by Lisa Kraus
Some art expands the mind, inviting the viewer to drift forward and backward in time, zooming in on the exquisite products of human labor and dreaming into vast open playfulness, all the while feeling the elements. habitus is like that.
Ann Hamilton, the visual artist behind habitus, has designed environments animated by choreographers like Liz Lerman and Meredith Monk. Here the choreography is supplied by visitors to Pier Nine, a vast and worn space with vestiges of its ship-loading past, high clerestory windows and sides open to the Delaware River. In it Hamilton has placed a dozen forms, 19’-tall cylinders of synthetic white cloth, some tinted a faint blue, gathered and ruched at their tops like so many 18th-century ballgowns. They blow in the river breezes and twirl as visitors, young and old, pull the ropes descending from the pulleys that spin them into action. Each moment yields fluid beauty rivalling old master depictions of drapery.
At the far end of the installation, two live actors perform making and unmaking--one unravelling yarn to create holes in a sweater, the other spinning a mountain of fleece into yarn. Alongside them, the words of Susan Stewart’s poems Channel and Mirror unspool in a scratchy video projected onto a shipping container. Her language locates us. We are on a river:
rain on the grass
rain on the sea
salt to sweet
sweet to salt
salt to sweet.
The sister exhibition at the Fabric Workshop underscores the alchemy of image and language. Text is stitched onto a blanket, obscured in a small book by tiny pebbles, erased on video in elegant retrograde calligraphies by a disembodied finger, scratched onto parchment with a quill. One of Stewart’s poems is printed on a strip of fabric we can crank, film-reel style. Favorite quotes about cloth from authors like Rushdie, Creeley, Flaubert have been gathered from the public and lie printed, ready for our eyes, and for the taking. Wall text helps orient us, illuminating the presence of the many exquisite historical pieces on view. We are reminded of cloth as “a material record of the work of hands.”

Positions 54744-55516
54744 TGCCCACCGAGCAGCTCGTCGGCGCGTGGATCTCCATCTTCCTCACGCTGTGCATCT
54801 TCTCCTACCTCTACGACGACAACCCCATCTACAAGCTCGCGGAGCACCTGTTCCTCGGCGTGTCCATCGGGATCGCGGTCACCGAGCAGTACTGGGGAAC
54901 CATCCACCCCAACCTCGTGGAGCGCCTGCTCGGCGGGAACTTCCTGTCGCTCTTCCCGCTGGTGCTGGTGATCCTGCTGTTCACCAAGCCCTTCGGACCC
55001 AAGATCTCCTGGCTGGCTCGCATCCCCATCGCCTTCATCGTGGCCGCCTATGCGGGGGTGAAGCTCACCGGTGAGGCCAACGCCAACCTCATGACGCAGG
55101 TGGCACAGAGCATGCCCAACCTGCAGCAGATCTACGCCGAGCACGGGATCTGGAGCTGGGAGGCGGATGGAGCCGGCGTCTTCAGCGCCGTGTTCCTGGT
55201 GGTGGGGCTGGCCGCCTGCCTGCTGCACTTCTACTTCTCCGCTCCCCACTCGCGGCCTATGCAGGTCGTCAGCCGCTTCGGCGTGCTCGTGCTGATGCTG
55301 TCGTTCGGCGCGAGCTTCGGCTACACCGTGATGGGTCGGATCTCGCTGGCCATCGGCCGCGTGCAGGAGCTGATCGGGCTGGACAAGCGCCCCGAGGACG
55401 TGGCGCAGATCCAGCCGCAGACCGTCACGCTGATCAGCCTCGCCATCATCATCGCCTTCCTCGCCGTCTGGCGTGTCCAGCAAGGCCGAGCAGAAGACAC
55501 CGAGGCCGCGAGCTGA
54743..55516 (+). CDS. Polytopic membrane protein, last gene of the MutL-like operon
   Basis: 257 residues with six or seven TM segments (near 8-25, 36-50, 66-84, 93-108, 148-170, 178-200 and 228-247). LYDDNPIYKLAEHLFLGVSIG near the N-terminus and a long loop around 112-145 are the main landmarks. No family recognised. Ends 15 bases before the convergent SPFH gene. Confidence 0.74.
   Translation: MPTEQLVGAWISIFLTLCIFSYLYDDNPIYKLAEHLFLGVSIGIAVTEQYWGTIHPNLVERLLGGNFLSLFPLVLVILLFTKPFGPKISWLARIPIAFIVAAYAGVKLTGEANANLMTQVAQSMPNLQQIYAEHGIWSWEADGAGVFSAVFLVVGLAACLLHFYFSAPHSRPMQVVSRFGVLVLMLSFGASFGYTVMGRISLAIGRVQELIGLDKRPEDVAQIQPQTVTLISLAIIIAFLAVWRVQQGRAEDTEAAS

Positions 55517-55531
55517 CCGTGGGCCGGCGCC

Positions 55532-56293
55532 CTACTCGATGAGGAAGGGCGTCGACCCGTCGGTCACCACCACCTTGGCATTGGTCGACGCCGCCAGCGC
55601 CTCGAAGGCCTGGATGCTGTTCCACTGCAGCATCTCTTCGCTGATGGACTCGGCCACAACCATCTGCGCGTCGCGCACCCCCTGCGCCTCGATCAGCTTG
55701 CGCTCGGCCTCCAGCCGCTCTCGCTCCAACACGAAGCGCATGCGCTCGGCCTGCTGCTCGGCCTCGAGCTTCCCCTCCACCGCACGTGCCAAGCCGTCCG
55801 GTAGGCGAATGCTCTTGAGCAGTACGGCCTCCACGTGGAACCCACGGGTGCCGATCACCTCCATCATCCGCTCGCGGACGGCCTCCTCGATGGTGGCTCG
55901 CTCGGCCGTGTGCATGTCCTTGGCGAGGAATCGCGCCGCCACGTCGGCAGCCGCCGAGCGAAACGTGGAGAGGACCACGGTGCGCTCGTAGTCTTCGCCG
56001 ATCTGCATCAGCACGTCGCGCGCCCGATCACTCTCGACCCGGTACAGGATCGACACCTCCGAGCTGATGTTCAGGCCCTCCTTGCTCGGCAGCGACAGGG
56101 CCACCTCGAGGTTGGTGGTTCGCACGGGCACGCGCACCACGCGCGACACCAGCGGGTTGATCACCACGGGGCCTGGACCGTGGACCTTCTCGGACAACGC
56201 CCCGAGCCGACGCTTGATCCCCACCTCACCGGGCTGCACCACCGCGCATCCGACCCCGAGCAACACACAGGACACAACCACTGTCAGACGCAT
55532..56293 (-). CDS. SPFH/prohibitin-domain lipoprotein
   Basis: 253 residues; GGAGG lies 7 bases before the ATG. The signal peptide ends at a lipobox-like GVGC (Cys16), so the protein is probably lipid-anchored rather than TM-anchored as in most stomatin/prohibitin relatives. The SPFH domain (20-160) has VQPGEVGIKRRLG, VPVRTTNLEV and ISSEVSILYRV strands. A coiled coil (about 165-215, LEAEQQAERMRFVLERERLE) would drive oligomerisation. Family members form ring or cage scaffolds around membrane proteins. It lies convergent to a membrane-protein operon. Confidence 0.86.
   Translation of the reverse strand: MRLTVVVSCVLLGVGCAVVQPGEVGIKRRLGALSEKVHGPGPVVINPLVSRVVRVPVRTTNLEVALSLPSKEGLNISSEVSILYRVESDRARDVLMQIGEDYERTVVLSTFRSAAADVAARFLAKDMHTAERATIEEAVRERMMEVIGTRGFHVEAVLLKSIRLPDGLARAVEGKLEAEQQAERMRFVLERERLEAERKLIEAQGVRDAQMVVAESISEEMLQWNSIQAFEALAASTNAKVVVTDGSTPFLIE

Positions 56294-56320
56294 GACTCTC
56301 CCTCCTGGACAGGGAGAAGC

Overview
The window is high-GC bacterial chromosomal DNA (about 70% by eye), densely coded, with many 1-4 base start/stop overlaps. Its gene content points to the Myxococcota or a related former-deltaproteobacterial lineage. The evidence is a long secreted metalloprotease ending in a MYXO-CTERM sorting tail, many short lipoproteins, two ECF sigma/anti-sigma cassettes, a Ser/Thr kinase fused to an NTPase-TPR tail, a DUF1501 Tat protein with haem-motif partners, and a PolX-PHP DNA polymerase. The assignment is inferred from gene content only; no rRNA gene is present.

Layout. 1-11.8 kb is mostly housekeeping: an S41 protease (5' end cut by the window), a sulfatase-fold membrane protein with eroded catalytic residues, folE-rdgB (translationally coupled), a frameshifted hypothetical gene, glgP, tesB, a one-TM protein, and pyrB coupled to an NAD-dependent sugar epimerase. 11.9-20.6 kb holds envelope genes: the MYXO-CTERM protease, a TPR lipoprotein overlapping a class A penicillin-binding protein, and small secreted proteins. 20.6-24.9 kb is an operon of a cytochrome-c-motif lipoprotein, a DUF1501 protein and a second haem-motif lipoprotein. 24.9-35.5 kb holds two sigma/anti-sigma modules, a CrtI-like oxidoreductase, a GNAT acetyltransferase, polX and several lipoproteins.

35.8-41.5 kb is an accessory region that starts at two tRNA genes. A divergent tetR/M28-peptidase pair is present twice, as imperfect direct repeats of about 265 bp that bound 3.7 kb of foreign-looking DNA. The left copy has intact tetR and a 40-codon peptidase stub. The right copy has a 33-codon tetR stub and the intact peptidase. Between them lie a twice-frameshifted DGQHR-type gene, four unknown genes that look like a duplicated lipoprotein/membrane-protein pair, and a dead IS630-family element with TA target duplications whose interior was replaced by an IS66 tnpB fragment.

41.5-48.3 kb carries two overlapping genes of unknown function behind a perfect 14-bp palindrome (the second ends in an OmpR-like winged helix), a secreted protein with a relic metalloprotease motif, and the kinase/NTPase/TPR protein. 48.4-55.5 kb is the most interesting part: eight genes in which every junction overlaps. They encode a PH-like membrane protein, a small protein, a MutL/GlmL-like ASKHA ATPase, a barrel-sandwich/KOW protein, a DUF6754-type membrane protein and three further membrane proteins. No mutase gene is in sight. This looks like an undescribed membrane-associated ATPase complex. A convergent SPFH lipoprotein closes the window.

The Fabric Workshop excels at inspiring artists to engage big ideas. Scale here, between the show on the pier and the three floors of the sister exhibition in the FW building, ranges from the monumental to the most refined of stitching, the tiniest of pebbles, reminding us that we are all that too--grand and tiny, part of a flow, like the river.
habitus, Ann Hamilton, Municipal Pier Nine, 121 North Columbus Blvd., organized by the Fabric Workshop and Museum in partnership with FringeArts through October 9 http://fringearts.com/event/habitus/. A free performance of Jungwoong Kim's SaltSoul Speaks to habitus will be performed within the installation at Pier Nine on Sunday, Oct. 9 at 7 pm.
habitus installations are at the Fabric Workshop and Museum through January 8, 2017.
By Lisa Kraus
October 6, 2016